Hedges blames the failure of the media to cover both sides of the war issue (pro- and anti-), the police would be more reticent to act, knowing that millions of viewers would see the repression and react negatively to the use of force. The Vietnam era showed the impact that full and accurate coverage of demonstrations could make. Alongside the first war to be brought through television 'into Americans' living rooms,' huge demonstrations made a large impact when carried by the national networks.

Even with all the 'negative' coverage, support for the Vietnam War was I believe over 50% at the time of its closure. It's worth remembering that Republicans now believe that poor management of the public perception was the reason for our losing that war. By curtailing the press and their freedoms, the idea is that Iraq can be made into a success, or at least a non-failure, which will support continuation of the war until it can presumably be won at some point in the future.

Accompanying Hedges' article is a powerful picture of a flower-wielding woman being sprayed with a chemical agent at point blank range (also available in the photo gallery linked below.) The AP photographer, Matt Rourke, was himself injured in the melee later that day, but not before capturing this photo, and this one.

One of the best videos I've seen comes via indybay, which I found through the constant reports eminating from indymedia's Minneapolis/St. Paul chapter. A group of protestors is met by a mixed police and National Guard detachment which actually pursues the dispersing crowd down Shepard Road as they try to move out of the area.

An extensive gallery of still photos is also available through indybay.org. In a different format, the same pictures are viewable in a scroll-down, chronological sequence of blog entries, arranged on a single page format, here.

Amy Goodman of DemocracyNow explained what happened Thursday: "The march ended with more than 200 demonstrators trapped on the Marion Street bridge with hundreds of police in riot gear blocking either side." link. Also at that link is an interview with DemocracyNow producer Sharif Abdel Kouddous arrested Thursday, who explained the situation, "As soon as we were on the bridge, we realized that we were trapped. Everyone—they had a line of riot cops on one side, a line of riot cops on the other, and the marchers had nowhere to go."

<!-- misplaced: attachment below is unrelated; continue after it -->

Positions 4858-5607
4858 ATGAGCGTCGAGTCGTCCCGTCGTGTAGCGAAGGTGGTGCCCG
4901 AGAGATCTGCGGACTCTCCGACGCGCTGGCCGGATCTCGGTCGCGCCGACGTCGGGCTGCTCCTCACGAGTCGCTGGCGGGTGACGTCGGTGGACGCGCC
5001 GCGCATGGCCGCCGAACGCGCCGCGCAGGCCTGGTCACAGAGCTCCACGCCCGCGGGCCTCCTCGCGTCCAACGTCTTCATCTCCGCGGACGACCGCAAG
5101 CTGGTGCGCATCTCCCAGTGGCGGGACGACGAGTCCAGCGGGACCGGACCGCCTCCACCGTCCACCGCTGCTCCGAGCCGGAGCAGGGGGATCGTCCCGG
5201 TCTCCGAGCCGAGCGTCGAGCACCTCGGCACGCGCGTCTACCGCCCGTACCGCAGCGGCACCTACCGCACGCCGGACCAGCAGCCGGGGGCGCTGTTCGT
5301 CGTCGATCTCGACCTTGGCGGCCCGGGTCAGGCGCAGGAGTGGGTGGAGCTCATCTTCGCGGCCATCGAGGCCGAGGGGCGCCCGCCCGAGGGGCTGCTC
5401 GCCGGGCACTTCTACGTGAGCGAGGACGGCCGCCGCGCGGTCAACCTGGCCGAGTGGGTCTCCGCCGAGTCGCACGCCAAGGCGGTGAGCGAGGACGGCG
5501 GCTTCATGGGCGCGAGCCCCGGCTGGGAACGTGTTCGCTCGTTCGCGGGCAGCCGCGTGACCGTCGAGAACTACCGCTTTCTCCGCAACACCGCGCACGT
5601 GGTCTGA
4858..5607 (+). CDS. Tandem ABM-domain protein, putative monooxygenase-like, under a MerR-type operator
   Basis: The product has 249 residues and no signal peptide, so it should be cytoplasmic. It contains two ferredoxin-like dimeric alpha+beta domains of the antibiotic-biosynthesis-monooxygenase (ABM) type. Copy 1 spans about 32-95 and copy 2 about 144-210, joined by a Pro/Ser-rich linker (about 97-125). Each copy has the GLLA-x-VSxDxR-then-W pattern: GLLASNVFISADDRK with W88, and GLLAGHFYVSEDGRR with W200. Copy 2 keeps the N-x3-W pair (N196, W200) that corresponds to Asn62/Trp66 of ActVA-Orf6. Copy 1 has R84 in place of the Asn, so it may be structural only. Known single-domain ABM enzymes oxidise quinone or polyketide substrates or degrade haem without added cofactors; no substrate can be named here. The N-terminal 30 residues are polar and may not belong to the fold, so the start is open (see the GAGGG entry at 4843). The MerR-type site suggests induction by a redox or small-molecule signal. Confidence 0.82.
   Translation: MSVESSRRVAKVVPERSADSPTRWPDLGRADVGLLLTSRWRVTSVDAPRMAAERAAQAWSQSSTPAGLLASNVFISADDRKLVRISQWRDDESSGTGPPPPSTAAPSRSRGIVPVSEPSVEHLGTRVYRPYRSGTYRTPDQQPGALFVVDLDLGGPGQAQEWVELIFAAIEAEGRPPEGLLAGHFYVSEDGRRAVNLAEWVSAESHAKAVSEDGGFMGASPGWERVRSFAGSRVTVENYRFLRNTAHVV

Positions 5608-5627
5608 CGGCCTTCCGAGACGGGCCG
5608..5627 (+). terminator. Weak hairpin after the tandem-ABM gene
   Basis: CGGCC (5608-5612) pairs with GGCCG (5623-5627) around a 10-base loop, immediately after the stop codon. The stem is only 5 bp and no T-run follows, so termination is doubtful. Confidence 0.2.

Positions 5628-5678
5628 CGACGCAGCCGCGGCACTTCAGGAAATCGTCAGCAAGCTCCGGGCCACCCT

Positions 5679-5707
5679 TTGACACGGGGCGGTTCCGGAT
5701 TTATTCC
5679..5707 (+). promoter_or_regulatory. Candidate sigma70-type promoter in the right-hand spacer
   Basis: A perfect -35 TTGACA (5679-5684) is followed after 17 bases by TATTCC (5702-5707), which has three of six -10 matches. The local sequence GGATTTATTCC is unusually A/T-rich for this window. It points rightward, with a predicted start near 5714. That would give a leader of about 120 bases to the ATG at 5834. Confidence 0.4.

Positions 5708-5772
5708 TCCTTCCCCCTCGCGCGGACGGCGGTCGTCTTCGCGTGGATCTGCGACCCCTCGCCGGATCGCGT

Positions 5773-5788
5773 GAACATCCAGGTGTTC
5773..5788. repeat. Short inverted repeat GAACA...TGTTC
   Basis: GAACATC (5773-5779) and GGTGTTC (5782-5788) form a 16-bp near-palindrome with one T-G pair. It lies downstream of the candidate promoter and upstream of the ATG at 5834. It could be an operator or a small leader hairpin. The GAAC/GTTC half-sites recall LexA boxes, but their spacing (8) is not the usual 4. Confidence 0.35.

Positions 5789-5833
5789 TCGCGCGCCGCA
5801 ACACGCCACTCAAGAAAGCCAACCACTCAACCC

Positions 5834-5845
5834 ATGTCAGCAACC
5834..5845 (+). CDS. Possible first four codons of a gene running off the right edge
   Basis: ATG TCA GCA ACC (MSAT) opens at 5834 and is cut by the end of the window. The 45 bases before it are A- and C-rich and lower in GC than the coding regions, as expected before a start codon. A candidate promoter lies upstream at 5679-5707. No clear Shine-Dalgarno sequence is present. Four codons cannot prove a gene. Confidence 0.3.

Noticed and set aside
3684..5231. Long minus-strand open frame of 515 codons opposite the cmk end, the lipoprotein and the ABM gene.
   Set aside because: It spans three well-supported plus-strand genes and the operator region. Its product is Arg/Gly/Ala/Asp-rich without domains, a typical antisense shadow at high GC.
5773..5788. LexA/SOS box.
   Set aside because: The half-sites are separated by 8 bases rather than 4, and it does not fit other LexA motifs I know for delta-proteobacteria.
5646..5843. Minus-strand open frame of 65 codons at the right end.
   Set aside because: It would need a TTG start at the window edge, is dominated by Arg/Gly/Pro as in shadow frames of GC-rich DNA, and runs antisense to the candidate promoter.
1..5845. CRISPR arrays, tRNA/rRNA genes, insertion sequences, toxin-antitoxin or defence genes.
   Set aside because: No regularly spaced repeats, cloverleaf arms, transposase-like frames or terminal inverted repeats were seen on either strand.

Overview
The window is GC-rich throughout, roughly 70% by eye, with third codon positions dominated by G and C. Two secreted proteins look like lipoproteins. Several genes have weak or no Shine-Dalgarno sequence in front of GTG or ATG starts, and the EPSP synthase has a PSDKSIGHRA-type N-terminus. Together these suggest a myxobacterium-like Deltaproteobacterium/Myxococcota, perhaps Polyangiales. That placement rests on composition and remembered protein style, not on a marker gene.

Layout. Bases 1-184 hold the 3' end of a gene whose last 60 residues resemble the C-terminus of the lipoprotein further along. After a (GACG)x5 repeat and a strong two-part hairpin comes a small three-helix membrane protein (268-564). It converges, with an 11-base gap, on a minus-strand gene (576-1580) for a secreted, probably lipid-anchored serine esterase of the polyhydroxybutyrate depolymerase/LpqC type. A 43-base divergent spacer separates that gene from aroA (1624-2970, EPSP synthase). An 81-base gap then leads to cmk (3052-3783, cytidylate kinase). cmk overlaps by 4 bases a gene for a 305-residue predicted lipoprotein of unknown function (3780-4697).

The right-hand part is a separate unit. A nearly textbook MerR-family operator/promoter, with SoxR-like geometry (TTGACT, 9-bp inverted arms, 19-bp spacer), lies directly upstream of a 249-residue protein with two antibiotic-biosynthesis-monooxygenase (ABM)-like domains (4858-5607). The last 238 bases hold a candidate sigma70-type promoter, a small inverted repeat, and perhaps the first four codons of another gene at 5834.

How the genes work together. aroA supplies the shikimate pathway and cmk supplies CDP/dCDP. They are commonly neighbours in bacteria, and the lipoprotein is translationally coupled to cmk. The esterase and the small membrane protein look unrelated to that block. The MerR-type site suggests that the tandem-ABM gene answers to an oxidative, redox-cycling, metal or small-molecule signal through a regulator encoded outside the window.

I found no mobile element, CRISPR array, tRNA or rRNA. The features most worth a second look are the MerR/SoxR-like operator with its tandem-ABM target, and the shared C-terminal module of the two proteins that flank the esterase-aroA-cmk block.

Kouddous explains an exchange he had with a policeman--presumably from the city of St. Paul--during his arrest:
"And he goes, you know, 'Why didn’t you guys just disperse when we tell you to disperse, and this is not going to happen?' I told him, 'You’ve been telling me to disperse since 5:00 p.m. And so, you know, there would be no press for four hours of this march. You know, we can’t—we’re just doing our job. We’re not going to disperse whenever you tell us to. We’re going to continue to do this.'”

I couldn't help but remember my brief discussion with a former D.C. police officer last September, as I made my way towards Washington to cover the demonstration there. He'd been very, very specific about warning me to disperse when told by the police to disperse. The St. Paul situation shows what can easily occur if people don't disperse, but I also think it's vital that people get to see another side--a point of view that the corporate media seems to ritually avoid, one that is unedited, straight from the heart, contrasting with the slick image presented of a party unified inside the Convention hall. Without these Ron Kovic moments, there will be insufficient disruption to the state of normalcy in the political sphere, and the status quo--a continuation of the war--will continue.